'I have to be blunt' Martin Lewis gets emotional on BBC over energy crisis 'frustration'

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Martin Lewis became emotional as he discussed the messages he gets from those struggling to afford the increases in energy bills. The personal finance expert apologised to the BBC’s Tony Livesey as he passionately described people “choosing whether to freeze or starve in a first-world country”. He said that the big difference between the situation at the start of the pandemic and now is that “I don’t know where the help is coming from”.

Millions of people in the UK have already felt the impact of an unprecedented £700-a-year rise in energy costs.

The massive rise in energy costs coincides with a hike in a host of bills, including council, car and water.

The 54 percent rise in the energy price cap means a household using a typical amount of gas and electricity will now pay £1,971 per year.

Governor of the Bank of England, Andrew Bailey, said the country was facing the biggest single shock from energy prices since the 1970s.

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BBC’s 5Live host Tony Livesey said: “The pandemic was the thing we couldn’t control but we were all going through it. And now again with energy prices.”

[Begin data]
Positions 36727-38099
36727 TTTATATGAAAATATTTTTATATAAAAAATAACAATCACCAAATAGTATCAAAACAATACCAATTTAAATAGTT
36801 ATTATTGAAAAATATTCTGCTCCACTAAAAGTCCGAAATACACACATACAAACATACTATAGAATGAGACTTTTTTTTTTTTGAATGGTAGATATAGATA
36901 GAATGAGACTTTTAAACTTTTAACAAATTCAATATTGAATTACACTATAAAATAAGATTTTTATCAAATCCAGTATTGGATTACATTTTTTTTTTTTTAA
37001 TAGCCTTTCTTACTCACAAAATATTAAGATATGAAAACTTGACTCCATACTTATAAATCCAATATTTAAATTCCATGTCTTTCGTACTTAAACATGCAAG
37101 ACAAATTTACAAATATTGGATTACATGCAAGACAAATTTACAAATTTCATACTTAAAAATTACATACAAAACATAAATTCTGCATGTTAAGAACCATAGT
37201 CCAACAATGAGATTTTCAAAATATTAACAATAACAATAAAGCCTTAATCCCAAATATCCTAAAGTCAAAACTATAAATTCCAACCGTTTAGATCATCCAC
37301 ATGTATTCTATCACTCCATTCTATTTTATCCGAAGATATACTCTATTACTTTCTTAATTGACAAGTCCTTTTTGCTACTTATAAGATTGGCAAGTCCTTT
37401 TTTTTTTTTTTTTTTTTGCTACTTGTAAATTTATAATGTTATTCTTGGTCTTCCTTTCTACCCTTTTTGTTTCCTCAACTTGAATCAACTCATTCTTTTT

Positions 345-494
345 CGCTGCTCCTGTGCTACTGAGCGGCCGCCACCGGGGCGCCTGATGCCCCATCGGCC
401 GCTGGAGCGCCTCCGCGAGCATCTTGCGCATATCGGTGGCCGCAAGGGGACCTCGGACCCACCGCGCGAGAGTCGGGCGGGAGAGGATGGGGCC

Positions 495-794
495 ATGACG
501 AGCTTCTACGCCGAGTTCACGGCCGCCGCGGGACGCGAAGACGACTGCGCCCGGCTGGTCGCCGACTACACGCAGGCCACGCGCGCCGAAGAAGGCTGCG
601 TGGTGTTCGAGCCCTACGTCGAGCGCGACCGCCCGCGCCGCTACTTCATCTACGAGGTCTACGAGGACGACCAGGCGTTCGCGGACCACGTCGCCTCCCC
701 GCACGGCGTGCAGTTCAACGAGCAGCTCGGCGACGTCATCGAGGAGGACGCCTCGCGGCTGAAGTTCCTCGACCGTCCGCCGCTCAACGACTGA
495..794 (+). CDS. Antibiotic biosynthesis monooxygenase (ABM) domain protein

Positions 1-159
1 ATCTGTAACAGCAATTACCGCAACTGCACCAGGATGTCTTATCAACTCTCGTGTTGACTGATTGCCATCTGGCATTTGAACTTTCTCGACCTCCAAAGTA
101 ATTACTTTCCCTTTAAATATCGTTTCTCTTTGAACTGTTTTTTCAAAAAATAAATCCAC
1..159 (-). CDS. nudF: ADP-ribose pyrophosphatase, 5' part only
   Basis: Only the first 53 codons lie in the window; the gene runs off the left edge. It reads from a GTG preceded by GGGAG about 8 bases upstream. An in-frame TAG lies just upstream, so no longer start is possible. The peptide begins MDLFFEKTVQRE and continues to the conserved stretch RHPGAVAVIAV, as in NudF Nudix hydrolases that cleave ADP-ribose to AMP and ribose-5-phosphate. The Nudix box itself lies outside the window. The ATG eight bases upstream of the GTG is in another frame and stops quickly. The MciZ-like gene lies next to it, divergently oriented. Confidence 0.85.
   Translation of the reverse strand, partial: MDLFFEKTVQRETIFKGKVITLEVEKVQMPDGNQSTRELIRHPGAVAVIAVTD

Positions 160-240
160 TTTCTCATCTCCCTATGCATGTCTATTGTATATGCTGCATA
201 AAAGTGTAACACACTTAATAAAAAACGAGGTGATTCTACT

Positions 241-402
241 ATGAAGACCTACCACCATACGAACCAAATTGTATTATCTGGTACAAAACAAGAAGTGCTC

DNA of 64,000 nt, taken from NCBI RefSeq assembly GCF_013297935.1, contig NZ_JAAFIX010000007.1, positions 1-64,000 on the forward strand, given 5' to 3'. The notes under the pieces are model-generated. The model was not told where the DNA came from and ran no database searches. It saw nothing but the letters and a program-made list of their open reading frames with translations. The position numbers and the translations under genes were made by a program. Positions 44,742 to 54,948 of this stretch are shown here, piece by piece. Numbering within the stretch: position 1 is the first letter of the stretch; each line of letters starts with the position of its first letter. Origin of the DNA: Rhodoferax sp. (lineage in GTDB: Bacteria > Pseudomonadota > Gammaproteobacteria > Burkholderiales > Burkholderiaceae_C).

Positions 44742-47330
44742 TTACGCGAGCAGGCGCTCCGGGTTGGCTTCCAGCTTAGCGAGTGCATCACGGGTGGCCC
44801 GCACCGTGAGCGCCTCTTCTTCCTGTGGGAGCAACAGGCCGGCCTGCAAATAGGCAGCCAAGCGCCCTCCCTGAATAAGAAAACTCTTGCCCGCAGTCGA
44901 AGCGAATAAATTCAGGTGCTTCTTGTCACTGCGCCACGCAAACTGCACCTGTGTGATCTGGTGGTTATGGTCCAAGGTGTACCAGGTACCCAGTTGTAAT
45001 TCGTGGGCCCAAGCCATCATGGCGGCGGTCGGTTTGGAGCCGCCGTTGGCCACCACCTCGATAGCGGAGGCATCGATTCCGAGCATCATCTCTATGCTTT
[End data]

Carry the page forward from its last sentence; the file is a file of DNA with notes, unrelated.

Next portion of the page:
Mr Lewis responded: “I think about the anxiety and the level of sick I feel in my stomach.

“People will say, ‘Oh, but you’re a millionaire’. I’m an emotional guy.

“Nobody could have my mailbag and not feel fundamentally depressed at the moment.

“I think the only time like this I can remember was the week of the pandemic before furlough was announced when we had no certainty and no help, that level of panic.

The founder of MoneySavingExpert.com added: “I try not to be party political but I have to be blunt, the country needs more help.

“I’m sorry the frustration is coming out but we are a first-world rich nation.

“I am on your bloody radio station talking about how people are going to survive as to whether they choose to freeze or starve.”

The Office for National Statistics (ONS) found that some of the poorest in Britain are being forced to make tough choices between heating and eating due to the soaring costs.

According to an extensive survey of more than 13,000 adults in Great Britain, the ONS found that 34 percent of those affected report using less gas and electricity while 31 percent are spending less on food.



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